Just as in yoga class, “fully arriving” for conversation means making some small postural adjustments to support transitioning into your own present-moment awareness. But in conversation, “fully arriving” by embodying an alert-yet-relaxed posture has the added benefit of communicating to others attentiveness and respect. In this way, you can use your “fully arriving” practice to do double duty as inner work that helps you and outer work that helps you connect.

So how do you embody “alert-yet-relaxed”? If you are in a crucial conversation, you probably aren’t sitting cross-legged on a yoga mat or meditation cushion, so try practicing a naturalistic version of Mountain Pose, either standing or seated in a chair. Rather than practicing in an exaggerated, rigid fashion, see if you can practice with an air of poise that is supple enough to move in any direction as the situation calls for and the conversation unfolds.

Mindful Conversation Practice: Alert-Yet-Relaxed Posture

  • Whether standing or sitting, place the soles of your feet on the floor at about hip’s distance apart.
  • If standing, distribute your weight evenly between the two feet. Lift energetically through the arches of the feet, gently waking up the muscles in your legs and toning through the lower and upper abdomen.
  • If sitting, wiggle your fanny way back in the chair and sit upright on your sitz bones. Keep your feet flat on the floor and knees in line with the hip bones to avoid clenching between the inner thighs.
  • In both cases, keep your pelvis neutral and elongate your spine by lifting through the sides of your torso. Relax the tops of your shoulders while lengthening through the back of the neck. Picture the head sitting lightly on the top of the spine. Arms can be held gently at your sides.
  • Gaze ahead softly, while maintaining an open and responsive brow and facial expression. Begin to memorize this alert-yet-relaxed countenance so you can re-center and return to it at any time.

Practicing the alert-yet-relaxed posture solo can help you build muscle memory so that you can more readily shift into a constructive stance during conversation. For example, in a low-stakes conversation, you may become aware that you’ve slipped into slumping sideways in your chair. On the inside you may feel fatigued and just want to get comfortable, but on the outside you realize that this posture risks communicating disinterest. Shifting subtly into an alert-yet-relaxed posture again will not only help you brush away mental cobwebs, but can also help you communicate that you are in fact interested in the other person and your conversation.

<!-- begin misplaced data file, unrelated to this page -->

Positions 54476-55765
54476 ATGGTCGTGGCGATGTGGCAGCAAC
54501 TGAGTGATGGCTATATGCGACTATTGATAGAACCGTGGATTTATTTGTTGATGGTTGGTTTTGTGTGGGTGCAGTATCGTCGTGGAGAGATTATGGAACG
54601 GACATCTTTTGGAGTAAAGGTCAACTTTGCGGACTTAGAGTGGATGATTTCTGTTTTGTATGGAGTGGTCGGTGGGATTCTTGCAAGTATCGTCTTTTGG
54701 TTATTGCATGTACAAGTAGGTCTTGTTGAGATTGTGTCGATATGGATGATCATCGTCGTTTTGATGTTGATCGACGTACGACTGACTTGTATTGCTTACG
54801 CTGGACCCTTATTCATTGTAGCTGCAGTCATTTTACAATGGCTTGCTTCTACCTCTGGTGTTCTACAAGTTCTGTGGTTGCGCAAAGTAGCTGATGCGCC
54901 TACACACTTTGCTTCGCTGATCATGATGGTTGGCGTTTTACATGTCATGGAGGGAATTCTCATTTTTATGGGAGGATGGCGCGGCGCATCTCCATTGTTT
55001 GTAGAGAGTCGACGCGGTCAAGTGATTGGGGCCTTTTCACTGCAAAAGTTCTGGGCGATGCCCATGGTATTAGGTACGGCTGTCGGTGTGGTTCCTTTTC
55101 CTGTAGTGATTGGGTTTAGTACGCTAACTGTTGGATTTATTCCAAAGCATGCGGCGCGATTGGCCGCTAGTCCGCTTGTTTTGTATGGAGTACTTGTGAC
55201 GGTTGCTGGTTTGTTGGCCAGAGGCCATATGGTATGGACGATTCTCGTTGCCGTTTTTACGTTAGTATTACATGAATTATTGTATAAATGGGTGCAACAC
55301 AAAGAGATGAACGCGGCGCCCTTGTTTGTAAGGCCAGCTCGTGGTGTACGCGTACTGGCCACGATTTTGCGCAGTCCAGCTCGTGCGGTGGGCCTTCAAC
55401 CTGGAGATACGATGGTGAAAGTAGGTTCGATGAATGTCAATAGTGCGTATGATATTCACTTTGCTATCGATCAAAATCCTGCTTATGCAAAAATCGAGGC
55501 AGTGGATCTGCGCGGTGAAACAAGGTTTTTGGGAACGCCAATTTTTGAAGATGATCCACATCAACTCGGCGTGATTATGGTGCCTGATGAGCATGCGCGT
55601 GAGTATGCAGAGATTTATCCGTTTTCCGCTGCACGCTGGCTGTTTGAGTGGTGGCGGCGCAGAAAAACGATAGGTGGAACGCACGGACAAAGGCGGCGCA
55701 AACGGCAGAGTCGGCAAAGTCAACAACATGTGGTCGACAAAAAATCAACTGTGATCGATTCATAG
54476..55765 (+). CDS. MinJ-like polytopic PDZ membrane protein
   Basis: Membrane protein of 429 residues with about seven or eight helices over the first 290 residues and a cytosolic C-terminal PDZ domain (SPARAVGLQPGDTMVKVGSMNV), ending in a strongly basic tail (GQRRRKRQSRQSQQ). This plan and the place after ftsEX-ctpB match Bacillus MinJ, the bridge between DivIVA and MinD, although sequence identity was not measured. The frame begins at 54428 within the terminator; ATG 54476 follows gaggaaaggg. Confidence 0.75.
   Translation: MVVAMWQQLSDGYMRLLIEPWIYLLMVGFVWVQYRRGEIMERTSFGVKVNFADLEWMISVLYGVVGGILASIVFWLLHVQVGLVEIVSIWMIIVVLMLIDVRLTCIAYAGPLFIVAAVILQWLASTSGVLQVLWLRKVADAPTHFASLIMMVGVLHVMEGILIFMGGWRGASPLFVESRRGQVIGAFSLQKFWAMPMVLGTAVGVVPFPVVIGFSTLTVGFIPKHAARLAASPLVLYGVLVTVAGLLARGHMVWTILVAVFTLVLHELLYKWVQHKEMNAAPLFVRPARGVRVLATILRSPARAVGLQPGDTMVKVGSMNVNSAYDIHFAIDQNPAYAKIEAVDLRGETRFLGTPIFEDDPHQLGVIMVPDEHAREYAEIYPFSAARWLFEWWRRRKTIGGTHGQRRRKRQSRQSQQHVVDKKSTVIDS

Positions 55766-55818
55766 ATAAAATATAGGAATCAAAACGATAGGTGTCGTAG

Your alert-yet-relaxed practice can be even more valuable in high-stakes conversations. Suppose in the heat of the moment you catch your neck tightening, your forearms tensing, and your body starting to lean forward strongly. Your solo practice can help you be aware of how much you’ve drifted from your constructive home-base position. You may realize that your high-tension posture reflects but also feeds your growing internal pressure. Since you are in a social interaction, you become aware that although this posture is in one sense authentic, it isn’t going to serve you very well because it is likely to escalate an interpersonal conflict as the other person picks up on your increasingly aggressive body language. Your low-stakes practice then can help you subtly shift back into a more constructive alert-yet-relaxed stance that can cool your inner fire and defuse the risk of conflict.

2) Breathe In Curiosity, Breathe Out Stability

mindful conversation

As part of your solo practice, once you have arranged yourself in an alert-yet-relaxed posture, you might bring your attention to your breathing. At first you may just observe your breath without changing anything, using it as a kind of dispassionate information, much as you would in a mindfulness meditation exercise. Sometimes just noticing your breath in this way leads it to evening out and growing more still and quiet, which can have a calming effect.

Showing up all blissed out, however, may not be an optimal state for performing well in a mindful conversation, especially in a high-stakes one. As you probably know from experience and research has shown, people tend to perform best at moderate levels of arousal, neither too low nor too h